A strong performance from US and Asian stocks has helped push global equity indices to their strongest start to a year since 1998.
Some indices are enjoying their biggest rally since 2009 as investors start to take on more risk.
The FTSE World index has climbed 11% since January 1, which is its best quarterly performance since September 2010 and the best start to the year since 1998, the Financial Times reports.
The US market has been bolstered by strong gains for banks and technology stocks, with the 50% hike in Apple's shares alone accounting for 14% of the S&P's 12% rise. Its blue-chip Dow Jones Industrial Average finished the quarter up 8.2%.
Meanwhile, the MSCI Asia Pacific index has risen 13.5% since the start of the year. Japanese stocks have been the top performers, with the Nikkei 225 up 19.3%, as exporters benefited from the weakening of the yen against the dollar.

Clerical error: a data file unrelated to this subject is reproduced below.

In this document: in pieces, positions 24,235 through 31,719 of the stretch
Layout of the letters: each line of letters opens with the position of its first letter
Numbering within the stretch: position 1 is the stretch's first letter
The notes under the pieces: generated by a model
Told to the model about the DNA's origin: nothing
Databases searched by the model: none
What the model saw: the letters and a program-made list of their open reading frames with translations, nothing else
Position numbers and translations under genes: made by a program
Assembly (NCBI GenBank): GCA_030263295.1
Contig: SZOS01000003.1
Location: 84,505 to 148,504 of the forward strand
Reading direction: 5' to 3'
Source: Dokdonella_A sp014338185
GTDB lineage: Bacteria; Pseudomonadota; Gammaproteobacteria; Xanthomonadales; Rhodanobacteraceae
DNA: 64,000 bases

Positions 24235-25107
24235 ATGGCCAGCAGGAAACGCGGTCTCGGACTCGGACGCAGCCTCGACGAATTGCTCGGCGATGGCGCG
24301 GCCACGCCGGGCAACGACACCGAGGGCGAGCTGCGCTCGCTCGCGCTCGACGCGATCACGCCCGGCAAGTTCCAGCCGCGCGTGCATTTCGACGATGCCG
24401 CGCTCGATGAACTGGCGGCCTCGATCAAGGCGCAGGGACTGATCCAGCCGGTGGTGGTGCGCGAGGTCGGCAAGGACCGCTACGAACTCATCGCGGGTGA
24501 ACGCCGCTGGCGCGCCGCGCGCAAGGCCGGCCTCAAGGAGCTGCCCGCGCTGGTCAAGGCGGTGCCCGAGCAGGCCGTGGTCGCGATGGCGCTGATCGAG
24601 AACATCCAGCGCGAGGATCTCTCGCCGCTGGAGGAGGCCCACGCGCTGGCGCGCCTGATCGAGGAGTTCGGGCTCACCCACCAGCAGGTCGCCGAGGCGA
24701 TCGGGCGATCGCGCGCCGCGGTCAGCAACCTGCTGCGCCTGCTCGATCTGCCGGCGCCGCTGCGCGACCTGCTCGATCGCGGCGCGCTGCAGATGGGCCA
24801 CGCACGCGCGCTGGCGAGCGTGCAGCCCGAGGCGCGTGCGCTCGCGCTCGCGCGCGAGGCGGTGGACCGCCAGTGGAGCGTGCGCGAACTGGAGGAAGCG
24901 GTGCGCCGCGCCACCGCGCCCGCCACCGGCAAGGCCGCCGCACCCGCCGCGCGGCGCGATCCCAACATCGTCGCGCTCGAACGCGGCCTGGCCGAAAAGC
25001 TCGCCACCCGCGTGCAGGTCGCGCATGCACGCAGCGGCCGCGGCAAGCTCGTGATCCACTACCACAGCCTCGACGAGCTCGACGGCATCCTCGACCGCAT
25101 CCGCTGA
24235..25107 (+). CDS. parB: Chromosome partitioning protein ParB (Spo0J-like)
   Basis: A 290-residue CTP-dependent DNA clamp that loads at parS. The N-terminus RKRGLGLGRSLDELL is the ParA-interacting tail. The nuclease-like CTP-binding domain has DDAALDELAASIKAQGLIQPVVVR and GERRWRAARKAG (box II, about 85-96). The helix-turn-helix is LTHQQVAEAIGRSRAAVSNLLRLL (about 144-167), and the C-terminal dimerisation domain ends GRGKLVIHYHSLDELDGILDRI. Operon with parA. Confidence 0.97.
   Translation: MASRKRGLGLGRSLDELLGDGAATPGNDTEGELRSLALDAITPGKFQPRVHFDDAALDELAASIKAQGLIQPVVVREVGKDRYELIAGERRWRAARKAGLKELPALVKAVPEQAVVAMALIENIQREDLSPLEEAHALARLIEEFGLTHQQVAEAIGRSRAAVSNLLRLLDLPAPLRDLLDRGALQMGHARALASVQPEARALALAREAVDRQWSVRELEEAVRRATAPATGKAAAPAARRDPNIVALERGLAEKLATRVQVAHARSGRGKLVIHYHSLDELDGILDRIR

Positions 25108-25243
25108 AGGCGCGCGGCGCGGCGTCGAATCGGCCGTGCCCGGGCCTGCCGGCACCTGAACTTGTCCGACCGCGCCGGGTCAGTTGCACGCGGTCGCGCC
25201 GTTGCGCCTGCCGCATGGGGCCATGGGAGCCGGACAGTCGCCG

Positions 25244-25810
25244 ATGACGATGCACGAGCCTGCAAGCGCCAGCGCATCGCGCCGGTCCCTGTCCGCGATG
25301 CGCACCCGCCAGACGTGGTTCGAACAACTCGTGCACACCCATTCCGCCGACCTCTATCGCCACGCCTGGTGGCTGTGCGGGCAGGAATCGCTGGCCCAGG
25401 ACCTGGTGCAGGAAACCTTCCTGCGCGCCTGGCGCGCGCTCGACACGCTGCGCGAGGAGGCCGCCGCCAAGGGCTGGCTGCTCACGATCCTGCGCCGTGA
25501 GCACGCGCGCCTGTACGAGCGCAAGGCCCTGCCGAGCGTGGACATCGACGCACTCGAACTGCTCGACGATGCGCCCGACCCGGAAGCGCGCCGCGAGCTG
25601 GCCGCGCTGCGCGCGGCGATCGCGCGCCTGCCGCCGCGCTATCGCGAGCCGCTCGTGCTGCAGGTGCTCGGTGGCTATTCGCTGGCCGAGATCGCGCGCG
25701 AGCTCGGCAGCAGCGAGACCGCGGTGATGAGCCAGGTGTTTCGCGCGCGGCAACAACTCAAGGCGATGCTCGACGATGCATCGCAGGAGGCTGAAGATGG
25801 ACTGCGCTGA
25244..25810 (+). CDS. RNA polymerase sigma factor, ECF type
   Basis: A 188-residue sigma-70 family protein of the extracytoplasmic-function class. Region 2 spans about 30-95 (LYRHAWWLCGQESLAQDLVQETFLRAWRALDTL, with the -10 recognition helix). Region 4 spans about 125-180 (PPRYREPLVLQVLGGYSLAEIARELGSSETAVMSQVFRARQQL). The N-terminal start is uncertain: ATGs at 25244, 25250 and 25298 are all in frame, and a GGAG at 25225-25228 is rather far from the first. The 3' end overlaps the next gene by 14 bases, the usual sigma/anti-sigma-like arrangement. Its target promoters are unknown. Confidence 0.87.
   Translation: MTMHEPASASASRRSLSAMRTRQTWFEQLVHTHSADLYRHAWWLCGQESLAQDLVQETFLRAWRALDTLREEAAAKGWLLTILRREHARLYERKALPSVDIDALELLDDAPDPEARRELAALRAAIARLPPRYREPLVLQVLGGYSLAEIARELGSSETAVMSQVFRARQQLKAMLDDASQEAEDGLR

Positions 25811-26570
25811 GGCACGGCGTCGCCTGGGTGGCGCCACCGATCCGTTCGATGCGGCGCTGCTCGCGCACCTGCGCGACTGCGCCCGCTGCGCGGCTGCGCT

The FTSE 100, however, is only up 3.7% this year. In contrast, Greece's stock market has gained more than 7% after falling over 60% in 2011.
"People realised they were pricing in Armageddon last year, and risk aversion has now been reversed," Bob Doll, chief equity strategist at BlackRock, told the FT.
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